So the issue is about weighing up costs and benefits – and how these might change over time.
But it is more of a judgment call than a totting-up of numbers. In trying to make it, I suggest that you ponder three key questions.
First, if the benefits of the single market are so enormous, then why is it that over recent years countries all around the world have increased their exports into the single market at a faster rate than most single market members?
Second, if the single market is of such overwhelming importance, why are so many of its members in a terrible state? Why is the Greek economy not carried forward on a wave of prosperity unleashed by the absence of form-filling and checking at borders?
Third, if trade deals are so important, why does the UK do such a huge amount of trade with countries that it doesn’t currently have a trade deal with – including America?
Even though I believe that we should leave, I concede that there are some good arguments for remaining in the EU. But the fact that various economic bodies with a less than distinguished record of foreseeing the future warn us against leaving is not one of them.
David Fuller's view
I think Roger Bootle is right on all of the points in this instructive article. The main reason for voting Remain, I believe, is to remain ‘a good European’ in the eyes of all who fear for the EU, and also wish it well. As such, the UK can hopefully offer stability and remain a constructive influence. The risk is that it will remain a costly and frustrating exercise, on an undemocratic and increasingly divisive journey.
The Markets Now
Monday 11th July at London’s East India Club
David Fuller's view
I am looking forward to discussing market opportunities with subscribers and their friends at this post-Brexit seminar, held in the comfort of the East India Club. David Brown will provide new material of considerable interest to long-term investors. Iain Little will also have some new material, in addition to his review of interesting investment trusts.
Presentations commence at 5:30pm and usually end around 8:30pm, followed by further conversation and refreshments at East India’s cash bar.
Musings from the Oil Patch May 17th 2016
Thanks to a subscriber for this edition of Allen Brooks’ ever interesting report for PPHB. Here is a section:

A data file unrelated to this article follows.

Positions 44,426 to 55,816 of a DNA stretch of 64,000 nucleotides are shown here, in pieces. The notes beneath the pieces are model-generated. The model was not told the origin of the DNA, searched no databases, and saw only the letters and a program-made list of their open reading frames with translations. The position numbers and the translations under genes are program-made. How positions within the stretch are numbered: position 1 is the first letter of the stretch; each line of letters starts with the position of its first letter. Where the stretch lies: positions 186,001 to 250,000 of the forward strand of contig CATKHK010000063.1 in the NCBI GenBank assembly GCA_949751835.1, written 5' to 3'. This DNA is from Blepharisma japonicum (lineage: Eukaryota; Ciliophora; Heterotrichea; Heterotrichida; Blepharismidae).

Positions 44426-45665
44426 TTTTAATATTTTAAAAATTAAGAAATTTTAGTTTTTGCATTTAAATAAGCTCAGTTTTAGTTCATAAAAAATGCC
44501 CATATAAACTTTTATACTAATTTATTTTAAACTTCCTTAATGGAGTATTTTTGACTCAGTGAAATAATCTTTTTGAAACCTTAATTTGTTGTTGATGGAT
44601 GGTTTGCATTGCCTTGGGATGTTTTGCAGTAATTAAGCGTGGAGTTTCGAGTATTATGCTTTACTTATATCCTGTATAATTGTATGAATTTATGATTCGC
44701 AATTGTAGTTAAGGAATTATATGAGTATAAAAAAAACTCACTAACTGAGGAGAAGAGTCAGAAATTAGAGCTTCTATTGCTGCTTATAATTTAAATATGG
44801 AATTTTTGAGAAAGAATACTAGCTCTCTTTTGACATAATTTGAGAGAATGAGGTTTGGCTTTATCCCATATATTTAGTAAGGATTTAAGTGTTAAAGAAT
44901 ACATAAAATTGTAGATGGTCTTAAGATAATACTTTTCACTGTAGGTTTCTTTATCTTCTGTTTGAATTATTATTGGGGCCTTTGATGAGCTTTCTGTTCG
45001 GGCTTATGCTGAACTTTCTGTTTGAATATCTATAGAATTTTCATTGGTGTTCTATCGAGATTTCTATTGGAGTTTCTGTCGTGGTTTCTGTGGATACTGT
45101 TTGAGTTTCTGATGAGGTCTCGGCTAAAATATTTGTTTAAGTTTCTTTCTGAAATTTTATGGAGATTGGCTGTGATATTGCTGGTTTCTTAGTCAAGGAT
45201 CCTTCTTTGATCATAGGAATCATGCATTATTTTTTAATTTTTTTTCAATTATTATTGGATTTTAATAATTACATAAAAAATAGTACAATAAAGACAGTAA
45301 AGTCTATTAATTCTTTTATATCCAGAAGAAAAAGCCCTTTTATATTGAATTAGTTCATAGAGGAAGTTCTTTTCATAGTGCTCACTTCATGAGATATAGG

The appointment of a much younger al-Falih to replace the aging al-Naimi, is in keeping with the generational leadership change underway in Saudi Arabia. Producing more oil as Saudi Arabia is doing will act to keep oil prices from soaring even as U.S. and various OPEC member outputs fall. The current rise in oil prices is supported not only by evident production declines around the world, but also by the rise in unscheduled outages such as Canada’ oil sands and oil output from Nigeria’s Delta region. The latter outages are temporary, but they are helping to more rapidly correct the oil inventory glut. That trend is leading to more optimistic outlooks for a quicker balancing of global oil supply and demand. Saudi Arabia will certainly welcome the additional income from higher oil prices, but it is equally concerned with generating more rapid oil demand growth. Until demand growth accelerates, Saudi Arabia will remain locked in an intense battle for market share, especially in Asia, with Russia and the expanding output from a recovering Iranian oil industry.
The market shock of the replacement of al-Naimi as Saudi Arabia oil minister has worn off. We suggest, however, that people should not be surprised by further policy and leadership changes in the Kingdom. The urgency for royal leadership to put in place the policies and leadership that it believes can successfully navigate the transition of the Saudi economy and its society from one totally dependent on oil to one based on a more diverse industrial and financial foundation is intense. The ability to make that transition will provide greater assurance that Saudi Arabia will not become another failed Middle Eastern state. The world should be rooting for a successful transition even it means moderate oil prices for many years into the future, which will challenge the economies of oil exporting countries around the world.
Eoin Treacy's view
A link to the full report is posted in the Subscriber's Area.